In Too Deep (Doing Bad Things Book 2)(7)

By: Jordan Marie


One thing stops me.

I open the door to the office and this small boy comes running out at me, completely naked. He slaps his hands against my legs, just reaching above my knee. I stop quickly so I don’t plow him over.

“You my Daddy?” he asks. I know nothing about kids, but I do know one of the last things I ever want to hear from one are those words. His question strikes fear in my heart, but the fact his hands are covered in some dark brown unknown substance terrifies me. I watch as it smears across the legs of my favorite jeans. I’m not sure what it is, but he’s not wearing any clothes—including a diaper. Do kids his size wear diapers?

“Jack! You get back here right now, young man!”

“Daddy!”

The child screams the name like it’s being torn from his heart, the moment White’s cousin captures him in her arms and pulls him away. The scream is so piercing I wince.

“That’s not your daddy, Jack,” she reprimands. “Do you need something?” she asks over the noise. Her face instantly hardens, whereas just a moment ago she was smiling, even chasing after her son.

“Does he belong to you?” I ask, all thoughts of giving an apology gone. My voice is that of a growl really. It seems this woman brings out the worst in me.

“I—”

“He destroyed my clothes.”

Her eyes go round and briefly I notice she has brown eyes…almost as dark as whatever the child rubbed all over me.

“Daddy!” he screams again, and the woman’s face blushes a deep red.

“Hush, Jack. That’s not your Daddy,” she hisses.

“He doesn’t know who his father is?” I don’t bother keeping the censure out of my voice. This entire revelation doesn’t surprise me. I’m making a mental note to punch White in the face the next time I see him.

“It’s just chocolate. It will come out of your pants. You should probably flush it with club soda or…”

“Do I look like I do laundry?”

“Well—”

“Does your motel even have laundry service?”

“There’s a laundry mat in town,” she says defensively.

“Charming.”

“Daddy!” the child screams again.

“Listen, Jack and I were—”

“Wrestling in chocolate?”

“Is there something you need?” she all but growls, her face tight with irritation.

“Besides new clothes?” I ask, being a jackass, but irritated and not really caring. When she refuses to respond I’m a dick enough to admit I’m disappointed. “I was looking for information on local restaurants.”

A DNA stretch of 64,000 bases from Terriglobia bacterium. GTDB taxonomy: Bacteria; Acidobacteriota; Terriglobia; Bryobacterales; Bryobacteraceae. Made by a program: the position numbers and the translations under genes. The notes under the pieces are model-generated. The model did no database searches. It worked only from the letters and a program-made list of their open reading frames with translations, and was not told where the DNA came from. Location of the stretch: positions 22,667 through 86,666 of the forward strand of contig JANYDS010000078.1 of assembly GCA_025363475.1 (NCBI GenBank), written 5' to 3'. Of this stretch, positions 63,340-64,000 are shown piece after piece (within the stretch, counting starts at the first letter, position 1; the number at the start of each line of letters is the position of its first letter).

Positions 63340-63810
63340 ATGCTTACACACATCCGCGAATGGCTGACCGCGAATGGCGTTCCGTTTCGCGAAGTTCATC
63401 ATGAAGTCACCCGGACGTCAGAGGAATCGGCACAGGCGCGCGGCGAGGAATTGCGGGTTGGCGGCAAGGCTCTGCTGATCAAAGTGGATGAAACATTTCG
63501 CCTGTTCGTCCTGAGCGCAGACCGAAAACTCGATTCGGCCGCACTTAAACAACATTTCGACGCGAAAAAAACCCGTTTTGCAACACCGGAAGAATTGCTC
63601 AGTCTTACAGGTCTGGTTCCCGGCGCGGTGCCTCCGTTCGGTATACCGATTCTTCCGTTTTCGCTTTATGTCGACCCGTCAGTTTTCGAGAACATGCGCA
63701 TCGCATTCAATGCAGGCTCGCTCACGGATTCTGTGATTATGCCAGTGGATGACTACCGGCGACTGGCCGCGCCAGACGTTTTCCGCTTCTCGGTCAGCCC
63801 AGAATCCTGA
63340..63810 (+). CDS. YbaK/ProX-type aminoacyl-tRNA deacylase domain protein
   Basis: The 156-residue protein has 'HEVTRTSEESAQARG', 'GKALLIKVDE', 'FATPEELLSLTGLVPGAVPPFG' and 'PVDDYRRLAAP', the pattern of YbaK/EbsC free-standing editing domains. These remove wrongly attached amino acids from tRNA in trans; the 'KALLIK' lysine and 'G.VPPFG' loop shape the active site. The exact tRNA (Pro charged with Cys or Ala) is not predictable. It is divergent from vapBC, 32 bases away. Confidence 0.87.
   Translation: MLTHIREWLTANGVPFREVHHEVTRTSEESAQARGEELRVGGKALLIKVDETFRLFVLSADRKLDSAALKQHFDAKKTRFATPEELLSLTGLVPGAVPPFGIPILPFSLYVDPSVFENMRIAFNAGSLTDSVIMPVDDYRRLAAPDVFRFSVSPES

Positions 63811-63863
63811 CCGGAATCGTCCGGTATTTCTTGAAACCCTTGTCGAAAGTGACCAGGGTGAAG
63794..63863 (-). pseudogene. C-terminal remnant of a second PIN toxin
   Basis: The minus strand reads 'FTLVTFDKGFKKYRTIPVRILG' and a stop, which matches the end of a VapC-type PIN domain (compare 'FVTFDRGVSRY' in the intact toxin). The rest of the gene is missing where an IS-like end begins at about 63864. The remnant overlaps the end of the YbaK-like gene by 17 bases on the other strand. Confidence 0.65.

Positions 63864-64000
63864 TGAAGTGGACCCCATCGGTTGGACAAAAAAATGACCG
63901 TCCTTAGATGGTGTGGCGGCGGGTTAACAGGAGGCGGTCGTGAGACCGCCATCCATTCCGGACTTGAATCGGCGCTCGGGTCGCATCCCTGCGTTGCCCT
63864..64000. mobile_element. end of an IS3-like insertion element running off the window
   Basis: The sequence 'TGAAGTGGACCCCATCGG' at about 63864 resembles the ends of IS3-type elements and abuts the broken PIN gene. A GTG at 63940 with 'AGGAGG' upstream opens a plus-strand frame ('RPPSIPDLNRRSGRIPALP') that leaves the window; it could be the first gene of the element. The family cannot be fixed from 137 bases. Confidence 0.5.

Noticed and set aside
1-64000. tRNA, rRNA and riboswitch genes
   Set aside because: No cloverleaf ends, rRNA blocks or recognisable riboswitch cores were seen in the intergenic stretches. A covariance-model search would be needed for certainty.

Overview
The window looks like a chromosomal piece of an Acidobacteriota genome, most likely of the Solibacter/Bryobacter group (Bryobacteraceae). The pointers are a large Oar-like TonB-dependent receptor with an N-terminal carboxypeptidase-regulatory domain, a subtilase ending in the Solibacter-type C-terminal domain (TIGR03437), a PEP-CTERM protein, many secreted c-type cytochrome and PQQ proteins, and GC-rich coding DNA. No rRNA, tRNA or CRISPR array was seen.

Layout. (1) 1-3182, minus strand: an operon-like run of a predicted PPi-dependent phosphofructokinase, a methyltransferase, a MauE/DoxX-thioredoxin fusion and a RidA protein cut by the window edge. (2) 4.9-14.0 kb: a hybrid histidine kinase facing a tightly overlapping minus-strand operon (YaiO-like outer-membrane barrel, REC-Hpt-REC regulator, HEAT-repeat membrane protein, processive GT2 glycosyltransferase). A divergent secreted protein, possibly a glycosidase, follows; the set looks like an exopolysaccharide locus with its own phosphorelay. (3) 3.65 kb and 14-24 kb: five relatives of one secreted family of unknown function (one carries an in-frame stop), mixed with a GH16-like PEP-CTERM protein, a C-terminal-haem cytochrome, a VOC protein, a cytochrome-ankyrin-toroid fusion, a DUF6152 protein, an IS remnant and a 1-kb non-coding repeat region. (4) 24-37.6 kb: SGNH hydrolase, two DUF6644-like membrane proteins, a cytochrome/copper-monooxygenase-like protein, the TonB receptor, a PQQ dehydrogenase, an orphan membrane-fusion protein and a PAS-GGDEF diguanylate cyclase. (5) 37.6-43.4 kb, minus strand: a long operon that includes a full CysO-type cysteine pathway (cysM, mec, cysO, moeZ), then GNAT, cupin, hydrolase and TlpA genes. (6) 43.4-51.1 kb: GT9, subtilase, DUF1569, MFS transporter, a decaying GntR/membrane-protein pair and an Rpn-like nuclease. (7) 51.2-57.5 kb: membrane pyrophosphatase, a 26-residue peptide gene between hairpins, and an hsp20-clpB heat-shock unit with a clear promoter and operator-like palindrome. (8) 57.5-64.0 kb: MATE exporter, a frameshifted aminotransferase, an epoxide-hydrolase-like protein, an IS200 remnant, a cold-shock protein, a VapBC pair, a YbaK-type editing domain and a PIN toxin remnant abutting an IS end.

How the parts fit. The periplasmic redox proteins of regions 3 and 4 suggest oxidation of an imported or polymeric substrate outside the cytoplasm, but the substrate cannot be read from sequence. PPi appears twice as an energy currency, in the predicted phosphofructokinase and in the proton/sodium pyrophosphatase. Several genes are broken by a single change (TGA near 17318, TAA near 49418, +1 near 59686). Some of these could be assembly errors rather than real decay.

“There are none close by.”

“I was—What?”

“There are no real restaurants. There’s a diner in town.”

“That will have to do,” I grumble, wondering if punching White is letting him off too easy.

“Though it’s closed this week.”

“It’s closed…for a week?

“The owner is visiting her son in Florida.”

“What am I supposed to do for food?” Irritated and completely ignoring how her child—I guess—keeps reaching out to me. In fact, I take a few steps back from the mongrel.

“Gee. I don’t think that’s my problem.”

“I rented this motel!”

“Two weeks early. If you were on time the diner would be open and this would be a nonissue,” she says with a forced smile and I don’t think I’m imagining the quick look of victory that flashes over her face.

“So you expect me to starve?”

“I don’t think that’s my problem,” she answers, turning away with the child still wrapped around her upper body.

“I could demand my money back and leave,” I warn her. The thought of going somewhere else is very tempting. The one thing stopping me is the threat of the press being out there. I’ve had my fill of them the last few months. I’d almost rather be in Hell itself than face more probing questions and pictures of me being snapped constantly.

“Read the sign under the counter,” she calls, opening the small door off to the right that the child had come running from earlier. “There’s no refunds. But by all means, feel free to leave anytime Mr. Smith. Now, if you will excuse me I’m spending time with Jack today and we’re baking cookies.”

“Cookies?”

“Yeah, it takes work to keep this extra thirty pounds on,” she says, her face going hard.

Message delivered.

She’s pissed and she has a right. Maybe I should have apologized, but I refuse. She turns to leave and for some reason the child nearly bends in half to hug its body around her.

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